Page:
A spokesperson for the Eagles said the team has expressed interest in helping, but nothing is set in stone.

“We will await further guidance, but stand ready to help our community in any way possible to help ensure a safe and efficient vaccination process at our stadium,” the spokesperson said.

New clinics coming to Philly neighborhoods, but capacity unclear

Right now, Philadelphia only receives about 20,000 doses a week from the federal government, with well over 1.3 million residents still waiting to get their first shot.

The health department is currently running a mass vaccination clinic at the Pennsylvania Convention Center, and is looking to grow its roster by contracting with other vaccine distributors. In recent weeks, vaccines have been distributed to new pharmacy chains, federal qualified health centers and other medical providers.

This week, Farley announced three new hospital-run clinics slated to open in North Philadelphia and University City around Feb. 22.

Jim Garrow, a spokesperson for the health department, indicated the city would not stand in the way if one of its approved vaccine distributors wanted to take their dose allotment to the stadiums.

“If [the Black Doctors COVID-19 Consortium] agrees to set something up down there…that’s up to them,” Garrow said. Stanford’s group currently gets 2,500 doses a week, an increased allotment after the city cut ties with PFC.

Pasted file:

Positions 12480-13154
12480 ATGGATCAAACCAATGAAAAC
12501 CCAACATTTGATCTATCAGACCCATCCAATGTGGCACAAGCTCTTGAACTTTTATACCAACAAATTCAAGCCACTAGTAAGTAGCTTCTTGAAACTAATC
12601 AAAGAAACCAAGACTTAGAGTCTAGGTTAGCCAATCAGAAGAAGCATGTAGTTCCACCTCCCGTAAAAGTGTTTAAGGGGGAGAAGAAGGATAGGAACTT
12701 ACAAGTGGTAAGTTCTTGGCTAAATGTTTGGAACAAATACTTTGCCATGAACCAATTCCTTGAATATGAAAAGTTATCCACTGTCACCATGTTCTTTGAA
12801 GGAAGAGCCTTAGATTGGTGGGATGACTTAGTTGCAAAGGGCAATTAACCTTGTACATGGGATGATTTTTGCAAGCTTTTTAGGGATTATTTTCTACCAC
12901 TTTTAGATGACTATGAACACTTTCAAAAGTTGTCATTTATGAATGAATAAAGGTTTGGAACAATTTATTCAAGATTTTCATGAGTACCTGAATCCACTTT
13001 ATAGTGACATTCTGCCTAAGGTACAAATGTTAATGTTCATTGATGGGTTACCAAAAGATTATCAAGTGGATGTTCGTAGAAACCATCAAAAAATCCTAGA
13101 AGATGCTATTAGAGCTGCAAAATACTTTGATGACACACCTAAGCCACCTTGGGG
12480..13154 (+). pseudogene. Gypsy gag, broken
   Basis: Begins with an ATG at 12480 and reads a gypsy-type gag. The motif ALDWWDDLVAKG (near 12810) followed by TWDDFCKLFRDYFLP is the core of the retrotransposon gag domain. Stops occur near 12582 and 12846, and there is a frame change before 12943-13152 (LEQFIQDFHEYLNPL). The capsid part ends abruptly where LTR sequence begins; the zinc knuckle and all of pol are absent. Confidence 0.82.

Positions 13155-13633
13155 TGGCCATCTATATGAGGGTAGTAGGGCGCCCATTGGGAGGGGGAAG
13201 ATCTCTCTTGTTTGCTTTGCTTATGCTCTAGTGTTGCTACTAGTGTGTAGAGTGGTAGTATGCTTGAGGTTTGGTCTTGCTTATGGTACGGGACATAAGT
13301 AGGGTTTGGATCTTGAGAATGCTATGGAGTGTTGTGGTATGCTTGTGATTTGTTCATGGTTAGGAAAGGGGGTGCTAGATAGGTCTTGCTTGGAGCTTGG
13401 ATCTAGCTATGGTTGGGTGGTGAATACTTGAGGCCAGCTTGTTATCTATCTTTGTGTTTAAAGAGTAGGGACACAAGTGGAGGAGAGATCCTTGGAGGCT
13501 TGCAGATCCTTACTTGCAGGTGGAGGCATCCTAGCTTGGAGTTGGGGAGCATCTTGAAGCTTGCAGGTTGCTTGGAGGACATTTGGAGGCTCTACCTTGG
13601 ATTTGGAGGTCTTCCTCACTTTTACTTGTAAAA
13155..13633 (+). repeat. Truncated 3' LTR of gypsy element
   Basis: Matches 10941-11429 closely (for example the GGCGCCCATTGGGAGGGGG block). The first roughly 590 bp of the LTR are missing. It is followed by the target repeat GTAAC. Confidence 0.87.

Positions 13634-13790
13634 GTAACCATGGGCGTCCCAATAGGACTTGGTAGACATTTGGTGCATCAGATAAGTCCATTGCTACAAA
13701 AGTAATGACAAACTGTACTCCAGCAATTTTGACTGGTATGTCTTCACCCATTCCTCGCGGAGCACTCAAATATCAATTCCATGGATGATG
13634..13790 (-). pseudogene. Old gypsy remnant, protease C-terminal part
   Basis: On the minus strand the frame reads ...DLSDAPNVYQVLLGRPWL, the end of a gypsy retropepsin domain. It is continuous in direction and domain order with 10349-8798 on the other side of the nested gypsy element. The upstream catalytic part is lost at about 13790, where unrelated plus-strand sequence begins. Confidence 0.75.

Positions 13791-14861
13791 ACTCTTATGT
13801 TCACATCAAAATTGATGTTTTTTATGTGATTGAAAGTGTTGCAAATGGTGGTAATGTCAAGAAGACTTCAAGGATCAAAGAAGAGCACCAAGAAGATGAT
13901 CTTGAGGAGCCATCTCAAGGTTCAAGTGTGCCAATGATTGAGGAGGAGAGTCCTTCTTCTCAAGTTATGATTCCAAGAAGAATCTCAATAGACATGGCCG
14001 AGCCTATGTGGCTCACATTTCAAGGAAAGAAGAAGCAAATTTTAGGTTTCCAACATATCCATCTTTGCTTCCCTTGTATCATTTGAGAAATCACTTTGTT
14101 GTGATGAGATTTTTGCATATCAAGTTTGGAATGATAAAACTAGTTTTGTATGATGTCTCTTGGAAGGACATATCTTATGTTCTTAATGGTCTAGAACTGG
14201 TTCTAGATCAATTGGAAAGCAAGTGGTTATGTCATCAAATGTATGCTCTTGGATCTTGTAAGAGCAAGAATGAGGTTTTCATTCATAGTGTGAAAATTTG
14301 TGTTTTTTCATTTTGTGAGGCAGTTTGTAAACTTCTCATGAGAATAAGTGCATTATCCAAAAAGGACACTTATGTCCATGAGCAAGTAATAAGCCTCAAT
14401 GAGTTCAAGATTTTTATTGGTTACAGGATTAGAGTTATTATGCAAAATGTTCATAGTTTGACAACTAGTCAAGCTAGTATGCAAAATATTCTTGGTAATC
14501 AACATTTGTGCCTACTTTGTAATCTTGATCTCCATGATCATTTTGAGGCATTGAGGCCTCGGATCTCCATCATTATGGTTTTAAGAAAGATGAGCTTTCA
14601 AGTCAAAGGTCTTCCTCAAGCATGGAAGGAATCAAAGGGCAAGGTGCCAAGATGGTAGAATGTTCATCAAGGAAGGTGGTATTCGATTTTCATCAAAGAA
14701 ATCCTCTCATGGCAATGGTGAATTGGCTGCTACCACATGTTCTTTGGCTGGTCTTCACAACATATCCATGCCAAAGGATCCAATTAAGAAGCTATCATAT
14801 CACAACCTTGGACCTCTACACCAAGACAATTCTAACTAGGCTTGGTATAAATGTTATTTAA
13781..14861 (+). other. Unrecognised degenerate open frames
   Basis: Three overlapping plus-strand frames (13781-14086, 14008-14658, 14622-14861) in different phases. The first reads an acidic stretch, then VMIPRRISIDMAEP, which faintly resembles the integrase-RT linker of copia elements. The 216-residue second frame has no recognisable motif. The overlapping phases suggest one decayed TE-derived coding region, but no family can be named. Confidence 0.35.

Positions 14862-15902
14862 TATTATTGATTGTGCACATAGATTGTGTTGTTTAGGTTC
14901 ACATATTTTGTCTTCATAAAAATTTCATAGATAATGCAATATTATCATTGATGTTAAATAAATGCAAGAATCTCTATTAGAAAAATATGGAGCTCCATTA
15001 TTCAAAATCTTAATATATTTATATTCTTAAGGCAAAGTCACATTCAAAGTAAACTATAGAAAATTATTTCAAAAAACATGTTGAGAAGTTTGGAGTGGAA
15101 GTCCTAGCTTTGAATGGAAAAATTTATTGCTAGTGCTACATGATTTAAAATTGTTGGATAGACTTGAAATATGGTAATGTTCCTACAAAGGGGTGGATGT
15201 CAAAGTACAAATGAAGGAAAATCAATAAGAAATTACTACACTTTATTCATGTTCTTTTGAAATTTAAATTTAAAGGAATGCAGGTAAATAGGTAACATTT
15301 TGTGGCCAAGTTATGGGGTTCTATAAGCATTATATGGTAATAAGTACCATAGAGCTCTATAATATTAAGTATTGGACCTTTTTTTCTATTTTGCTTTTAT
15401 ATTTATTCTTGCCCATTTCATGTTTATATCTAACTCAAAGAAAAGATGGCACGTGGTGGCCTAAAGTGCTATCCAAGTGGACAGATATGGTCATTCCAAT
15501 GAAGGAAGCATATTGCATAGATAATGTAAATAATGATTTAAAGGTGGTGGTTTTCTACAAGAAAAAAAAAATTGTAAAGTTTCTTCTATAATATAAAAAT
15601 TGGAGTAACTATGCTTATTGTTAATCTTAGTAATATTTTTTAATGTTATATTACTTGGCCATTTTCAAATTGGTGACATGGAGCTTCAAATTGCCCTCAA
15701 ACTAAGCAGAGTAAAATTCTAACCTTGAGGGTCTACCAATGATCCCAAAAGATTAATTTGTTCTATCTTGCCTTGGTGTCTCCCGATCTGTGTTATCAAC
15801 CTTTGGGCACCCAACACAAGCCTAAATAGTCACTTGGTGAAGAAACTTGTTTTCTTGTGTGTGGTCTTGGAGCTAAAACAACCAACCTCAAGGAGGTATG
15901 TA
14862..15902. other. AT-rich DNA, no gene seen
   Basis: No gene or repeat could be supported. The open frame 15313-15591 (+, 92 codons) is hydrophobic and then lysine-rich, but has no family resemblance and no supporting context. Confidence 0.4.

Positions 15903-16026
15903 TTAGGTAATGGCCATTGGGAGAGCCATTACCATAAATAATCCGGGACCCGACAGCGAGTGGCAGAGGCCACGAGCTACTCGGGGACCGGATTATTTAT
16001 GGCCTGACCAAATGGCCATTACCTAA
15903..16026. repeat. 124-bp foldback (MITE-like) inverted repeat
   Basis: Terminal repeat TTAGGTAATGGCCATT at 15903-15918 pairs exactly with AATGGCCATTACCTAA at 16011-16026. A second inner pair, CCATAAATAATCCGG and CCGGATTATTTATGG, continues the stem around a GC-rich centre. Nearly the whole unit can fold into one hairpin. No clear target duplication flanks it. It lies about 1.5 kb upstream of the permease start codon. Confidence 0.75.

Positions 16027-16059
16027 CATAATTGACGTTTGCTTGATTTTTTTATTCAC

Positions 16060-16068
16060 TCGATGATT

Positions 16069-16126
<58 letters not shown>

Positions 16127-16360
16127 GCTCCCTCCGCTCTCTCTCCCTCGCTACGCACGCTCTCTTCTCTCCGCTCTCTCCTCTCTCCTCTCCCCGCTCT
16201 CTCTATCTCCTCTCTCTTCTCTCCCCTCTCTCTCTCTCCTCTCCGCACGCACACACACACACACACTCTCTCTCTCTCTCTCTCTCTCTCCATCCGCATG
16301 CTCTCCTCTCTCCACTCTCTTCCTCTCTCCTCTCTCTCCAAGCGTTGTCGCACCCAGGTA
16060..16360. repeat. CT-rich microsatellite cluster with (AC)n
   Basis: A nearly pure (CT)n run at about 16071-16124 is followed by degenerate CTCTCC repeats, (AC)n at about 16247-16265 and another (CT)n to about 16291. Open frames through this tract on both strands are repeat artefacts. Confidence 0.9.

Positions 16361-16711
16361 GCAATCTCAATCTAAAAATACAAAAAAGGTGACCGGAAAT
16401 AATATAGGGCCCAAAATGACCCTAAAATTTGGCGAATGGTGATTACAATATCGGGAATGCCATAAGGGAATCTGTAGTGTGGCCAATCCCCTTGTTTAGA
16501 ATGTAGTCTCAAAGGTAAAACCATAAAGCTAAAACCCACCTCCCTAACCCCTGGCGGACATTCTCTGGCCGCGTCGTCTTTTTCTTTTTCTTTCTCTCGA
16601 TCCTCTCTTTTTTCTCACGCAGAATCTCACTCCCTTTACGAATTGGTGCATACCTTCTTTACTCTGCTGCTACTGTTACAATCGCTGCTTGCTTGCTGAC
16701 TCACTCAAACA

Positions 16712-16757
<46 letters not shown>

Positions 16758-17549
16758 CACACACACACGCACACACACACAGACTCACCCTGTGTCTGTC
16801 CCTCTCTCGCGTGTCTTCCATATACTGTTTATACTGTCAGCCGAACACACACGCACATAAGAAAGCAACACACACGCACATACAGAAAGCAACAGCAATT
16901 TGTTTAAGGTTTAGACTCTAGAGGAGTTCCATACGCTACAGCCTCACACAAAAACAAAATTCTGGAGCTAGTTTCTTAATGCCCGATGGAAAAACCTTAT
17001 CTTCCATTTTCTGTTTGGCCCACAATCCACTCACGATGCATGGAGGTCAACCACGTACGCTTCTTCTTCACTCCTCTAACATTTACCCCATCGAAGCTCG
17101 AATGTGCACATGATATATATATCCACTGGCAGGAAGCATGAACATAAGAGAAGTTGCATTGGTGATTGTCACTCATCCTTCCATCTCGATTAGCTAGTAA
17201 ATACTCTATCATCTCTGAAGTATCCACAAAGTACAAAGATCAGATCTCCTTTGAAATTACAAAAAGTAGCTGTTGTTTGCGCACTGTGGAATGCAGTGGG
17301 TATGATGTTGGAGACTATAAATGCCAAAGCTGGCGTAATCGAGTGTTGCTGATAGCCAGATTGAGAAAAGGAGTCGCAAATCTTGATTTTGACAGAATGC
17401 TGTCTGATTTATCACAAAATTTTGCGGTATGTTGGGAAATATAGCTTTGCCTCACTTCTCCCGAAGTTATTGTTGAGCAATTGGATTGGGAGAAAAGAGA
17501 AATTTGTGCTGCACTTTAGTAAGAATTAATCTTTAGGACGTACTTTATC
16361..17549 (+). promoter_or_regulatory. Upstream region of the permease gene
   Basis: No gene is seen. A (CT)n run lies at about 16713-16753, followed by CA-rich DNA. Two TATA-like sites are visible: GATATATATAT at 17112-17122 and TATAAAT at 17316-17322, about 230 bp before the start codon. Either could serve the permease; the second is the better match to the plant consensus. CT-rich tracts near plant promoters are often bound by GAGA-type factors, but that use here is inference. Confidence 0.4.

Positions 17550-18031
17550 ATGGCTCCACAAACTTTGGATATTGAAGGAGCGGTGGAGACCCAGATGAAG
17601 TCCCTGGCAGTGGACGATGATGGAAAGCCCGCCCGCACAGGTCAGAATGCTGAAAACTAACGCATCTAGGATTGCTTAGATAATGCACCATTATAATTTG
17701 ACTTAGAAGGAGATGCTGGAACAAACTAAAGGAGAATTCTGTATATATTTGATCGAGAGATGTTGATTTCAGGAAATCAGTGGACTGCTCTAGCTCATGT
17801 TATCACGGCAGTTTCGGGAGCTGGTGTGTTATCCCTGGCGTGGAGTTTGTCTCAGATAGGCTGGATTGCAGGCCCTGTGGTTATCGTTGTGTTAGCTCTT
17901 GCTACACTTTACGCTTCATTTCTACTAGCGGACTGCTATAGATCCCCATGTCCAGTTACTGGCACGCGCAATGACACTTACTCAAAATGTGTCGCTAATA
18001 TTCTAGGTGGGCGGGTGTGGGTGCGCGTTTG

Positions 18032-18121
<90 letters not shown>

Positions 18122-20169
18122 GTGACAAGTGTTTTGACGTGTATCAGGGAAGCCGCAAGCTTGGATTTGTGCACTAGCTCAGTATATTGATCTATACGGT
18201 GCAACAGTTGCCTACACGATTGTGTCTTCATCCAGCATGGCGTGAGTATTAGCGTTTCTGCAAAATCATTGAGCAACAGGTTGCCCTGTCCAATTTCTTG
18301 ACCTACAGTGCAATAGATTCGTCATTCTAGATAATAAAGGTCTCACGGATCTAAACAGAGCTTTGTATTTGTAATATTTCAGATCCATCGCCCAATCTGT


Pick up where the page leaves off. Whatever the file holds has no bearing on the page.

Both Domb and Brady, the former U.S. Rep, insist that the Black Doctors COVID-19 Consortium should run the Lincoln Financial Field clinic and other efforts. BDCC, which applied for city funding to scale up its operations, is currently administering vaccines at the Liacouras Center and a number of churches in predominantly Black and Latino neighborhoods.

All told, the city’s current clinic network is giving out an average of more than 25,000 doses each week, but it’s unclear how quickly existing providers could ramp up the pace. Without a plan to dramatically up capacity, Domb believes the city could be in a position where they have more vaccines than they’re prepared to distribute.

“It’s ‘Go to your drug store or your local health center,'” Domb, who is a rumored mayoral candidate in 2022, said of Kenney’s plan. “This is not going to, in our opinion, accommodate mass vaccinations.”

Council has heaped significant criticism on the Kenney administration over the Philly Fighting COVID fiasco. A number of city lawmakers have now signed onto Domb’s plan, which he dubbed “the Philly Special” — a reference to the Eagles’ famous Super Bowl play.

Councilmember Bobby Henon was originally listed among the supporters, but now states he does not support the plan. Among the other supporters are state Sen. Sharif Street and his father, former Mayor John Street, as well as some union leaders.

Stanford is leading her own press conference on Wednesday stressing the importance of equity in vaccine distributions at the same time as Domb’s press conference announcing his plans at the Linc.

Council is not the first to push for a Linc stadium proposal.

The now-sidelined Philly Fighting COVID group had originally pitched a similar proposal to the city months ago, but the health commissioner shot that plan down as too ambitious and instead greenlit the group to distribute vaccines at the convention center.

Want some more? Explore other Philly’s COVID recovery stories.